Nag3 2007 Review: We've Come A Long Long Way...
It acts as diary, catharsis and, as many of you know, marketing tool. It has become a key part of my weekly routine to 'blog' to you, my trusty band of occasional perusers, to the point where I probably enjoy jotting my bluster more than you enjoy reading it.
So, before I proceed, I'd like to record my heartfelt thanks for your support this year, and I truly hope that in the time you've been a spectator on this page, you've found one or two titbits of value, either in the racing stuff or some other peripheral tale that I may have expounded herein.
The racing year has two crescendo's, two seasons: the jumps and the flat, and Nag3 has been there for much of both this year.
It all started with something of a bang, on February 23rd this year, with a post entitled 'Grand National Thoughts'.
Regular readers will know that I look forward to the National like no other race, principally because my record in finding the winner in recent years has been exceptional (though I say so myself).
In that post, I reduced the 119 entries down to just 12. That 'dirty dozen' included 33/1 winner Silver Birch, who could have been backed at 100 on betfair at the time (and indeed was, by yours truly).
All about the Cheltenham Festival of course, and my bet of the meeting and one of my two bets of the year, was sunk when Well Chief capsized before the race was two fences old.
Man of the Meeting for me was Ferdy Murphy, who got me and many others out of jail with a couple of fat (FAT!) priced winners. L'Antartique at 20's and Joe's Edge at 50's (both available at double those odds on the exchange) saw Murphy continue his impressive form with chasers at the festival. Watch out for him in 2008!
The end of the jumps season proper, and the month of the Grand National, jewel in the crown of the Aintree Festival.
Silver Birch won me a couple of grand in the big race, and won a few others some nice dough too. He was heavily touted on these pages.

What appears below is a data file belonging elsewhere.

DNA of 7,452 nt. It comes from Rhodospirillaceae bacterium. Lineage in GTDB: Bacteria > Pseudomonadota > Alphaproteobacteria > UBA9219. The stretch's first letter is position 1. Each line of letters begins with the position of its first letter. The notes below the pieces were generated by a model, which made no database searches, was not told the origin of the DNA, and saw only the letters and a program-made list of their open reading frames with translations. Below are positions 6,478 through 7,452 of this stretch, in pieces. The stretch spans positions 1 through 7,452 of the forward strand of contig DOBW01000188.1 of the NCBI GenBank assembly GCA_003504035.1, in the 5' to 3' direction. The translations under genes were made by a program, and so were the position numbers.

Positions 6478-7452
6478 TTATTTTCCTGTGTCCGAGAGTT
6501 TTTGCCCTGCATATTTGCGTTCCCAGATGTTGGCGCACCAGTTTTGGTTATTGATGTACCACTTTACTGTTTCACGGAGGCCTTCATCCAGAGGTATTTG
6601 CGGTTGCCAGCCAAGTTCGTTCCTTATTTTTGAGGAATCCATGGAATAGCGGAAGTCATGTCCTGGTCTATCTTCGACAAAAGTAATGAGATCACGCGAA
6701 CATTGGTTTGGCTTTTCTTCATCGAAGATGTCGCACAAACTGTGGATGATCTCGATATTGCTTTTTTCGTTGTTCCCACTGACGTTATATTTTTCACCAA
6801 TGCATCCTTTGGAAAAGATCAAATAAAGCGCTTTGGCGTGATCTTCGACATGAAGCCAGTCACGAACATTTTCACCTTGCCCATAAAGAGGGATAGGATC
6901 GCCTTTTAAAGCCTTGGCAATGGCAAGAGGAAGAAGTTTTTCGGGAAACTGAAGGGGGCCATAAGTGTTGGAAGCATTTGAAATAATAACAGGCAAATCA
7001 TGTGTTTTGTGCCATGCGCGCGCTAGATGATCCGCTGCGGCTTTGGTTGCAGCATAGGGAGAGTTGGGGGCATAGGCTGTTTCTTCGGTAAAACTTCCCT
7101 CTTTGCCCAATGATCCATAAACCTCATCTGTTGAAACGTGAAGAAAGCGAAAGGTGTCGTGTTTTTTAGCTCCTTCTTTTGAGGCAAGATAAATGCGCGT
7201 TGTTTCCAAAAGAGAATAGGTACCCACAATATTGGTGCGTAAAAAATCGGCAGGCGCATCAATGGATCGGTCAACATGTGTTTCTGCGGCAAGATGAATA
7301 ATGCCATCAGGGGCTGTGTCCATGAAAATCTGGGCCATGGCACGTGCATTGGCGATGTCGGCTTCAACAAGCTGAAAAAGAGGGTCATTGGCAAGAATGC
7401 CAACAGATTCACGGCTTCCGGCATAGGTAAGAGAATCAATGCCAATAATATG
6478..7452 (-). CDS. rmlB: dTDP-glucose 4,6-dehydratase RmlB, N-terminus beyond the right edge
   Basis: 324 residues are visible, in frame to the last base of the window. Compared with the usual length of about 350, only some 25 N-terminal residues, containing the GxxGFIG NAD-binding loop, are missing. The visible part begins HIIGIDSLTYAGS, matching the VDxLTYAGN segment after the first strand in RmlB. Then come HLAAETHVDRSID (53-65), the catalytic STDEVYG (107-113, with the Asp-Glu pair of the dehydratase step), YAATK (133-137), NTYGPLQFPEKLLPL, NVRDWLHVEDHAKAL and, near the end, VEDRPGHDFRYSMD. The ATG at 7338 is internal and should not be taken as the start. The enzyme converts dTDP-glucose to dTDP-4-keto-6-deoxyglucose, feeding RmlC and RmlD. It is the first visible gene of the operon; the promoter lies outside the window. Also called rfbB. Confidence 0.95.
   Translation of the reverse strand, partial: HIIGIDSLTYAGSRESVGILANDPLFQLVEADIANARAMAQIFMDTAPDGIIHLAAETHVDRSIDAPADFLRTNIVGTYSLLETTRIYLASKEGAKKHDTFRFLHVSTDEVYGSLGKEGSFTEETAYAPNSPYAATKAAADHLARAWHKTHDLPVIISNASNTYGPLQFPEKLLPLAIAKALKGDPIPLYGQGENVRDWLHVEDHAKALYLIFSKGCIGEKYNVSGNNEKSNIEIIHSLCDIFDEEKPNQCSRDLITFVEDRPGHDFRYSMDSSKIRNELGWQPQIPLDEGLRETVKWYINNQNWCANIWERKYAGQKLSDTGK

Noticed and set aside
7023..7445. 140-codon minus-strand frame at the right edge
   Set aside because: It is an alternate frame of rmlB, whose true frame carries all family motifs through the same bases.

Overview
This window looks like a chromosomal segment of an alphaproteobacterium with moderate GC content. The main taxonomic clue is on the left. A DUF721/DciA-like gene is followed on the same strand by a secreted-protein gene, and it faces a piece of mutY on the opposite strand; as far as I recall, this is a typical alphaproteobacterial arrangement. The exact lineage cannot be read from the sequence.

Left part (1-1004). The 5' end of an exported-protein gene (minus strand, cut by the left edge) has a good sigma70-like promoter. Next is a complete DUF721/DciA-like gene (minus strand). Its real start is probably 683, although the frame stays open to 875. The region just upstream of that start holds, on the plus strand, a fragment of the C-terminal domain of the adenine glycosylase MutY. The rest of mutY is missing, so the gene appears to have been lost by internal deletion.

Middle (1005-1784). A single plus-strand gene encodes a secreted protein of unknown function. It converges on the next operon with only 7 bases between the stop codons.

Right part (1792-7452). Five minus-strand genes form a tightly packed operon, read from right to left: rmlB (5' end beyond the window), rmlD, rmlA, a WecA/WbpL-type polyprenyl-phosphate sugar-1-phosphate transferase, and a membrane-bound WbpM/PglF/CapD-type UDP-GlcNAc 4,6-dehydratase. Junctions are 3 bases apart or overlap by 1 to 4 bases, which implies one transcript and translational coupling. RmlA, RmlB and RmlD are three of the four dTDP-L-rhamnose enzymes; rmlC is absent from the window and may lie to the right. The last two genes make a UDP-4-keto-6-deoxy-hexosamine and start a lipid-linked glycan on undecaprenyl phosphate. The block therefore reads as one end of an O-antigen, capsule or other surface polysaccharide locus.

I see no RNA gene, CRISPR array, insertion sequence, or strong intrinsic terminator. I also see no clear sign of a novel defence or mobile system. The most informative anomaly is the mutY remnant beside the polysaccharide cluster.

April also saw the start of the Flat season, and my alternative ten to follow. I presented ten nags who would not win big prizes but who might pay their way through the season.
The tale of the tape on those fellows at season end was thus:
8.5 points profit
21% strike rate
20% ROI at SP
No more jumping action to concern us, and the Flat season started to pick up with the first of the Classics.
2nd May saw my personal favourite (or should I say favour-wit) post, as I previewed the 2000 Guineas in the style of Elmer Fudd.
I didn't find the winner of the race (who did?!), but I tipped all to lay the life out of Teofilo, and suggested he'd probably run his last race. Alas, both projections proved spot on. It will be interesting to see how his progeny perform in a couple of years time.
May also saw the first of a number of product reviews, with the products actually being trialled on the blog in real time.
Aside from TrainerTrackStats (naturally), the first review is also my favourite product of those I've reviewed. It's called Racing Secrets [Exposed], and is the best laying system product available, in my opinion. You can read the review and see its performance here.
Derby and Oaks time, and Royal Ascot. My tribute to 'Sir' Henry Cecil (still not knighted, a travesty). He won the Oaks, his first Group 1 for a number of seasons, though with the 'wrong' filly. (The favourite is still running...)
In the Derby, Authorized won like a very good horse. As is the case with Derby winners, he then won only one of his subsequent three starts. The race that is the Classic Blue Riband seems to finish off an alarming number of top class animals and is, in my opinion at least, an utter anachronism.
I believe it should be re-defined as a contest run in high Summer at a less tumultuous track, to truly demonstrate the best three year old at a time when the colts have had a chance to properly mature, and when all animals have an equal chance on a literal level playing field.
Royal Ascot was probably brilliant. I say 'probably', because I was off sailing round the Croatian coast at the time, and contrived to miss the meeting for the second year running. I vow to be in UK in late June 2008, and to offer my thoughts to you, my dear reader, and my cash to betfair (which, by the wonders of person to person betting, may also be to you, my dear reader!).
Mid-summer and Flat racing galore. Also, an impromptu trip to Las Vegas, and the World Series of Poker. And, of course, le Tour de France.
My favourite sporting event of the year, and another of my personal favourite posts, was the preview for the 2007 Tour de France. In the end, I pretty much ruled them all out, but managed to make some money along the way, dodging the dirty doping cheats.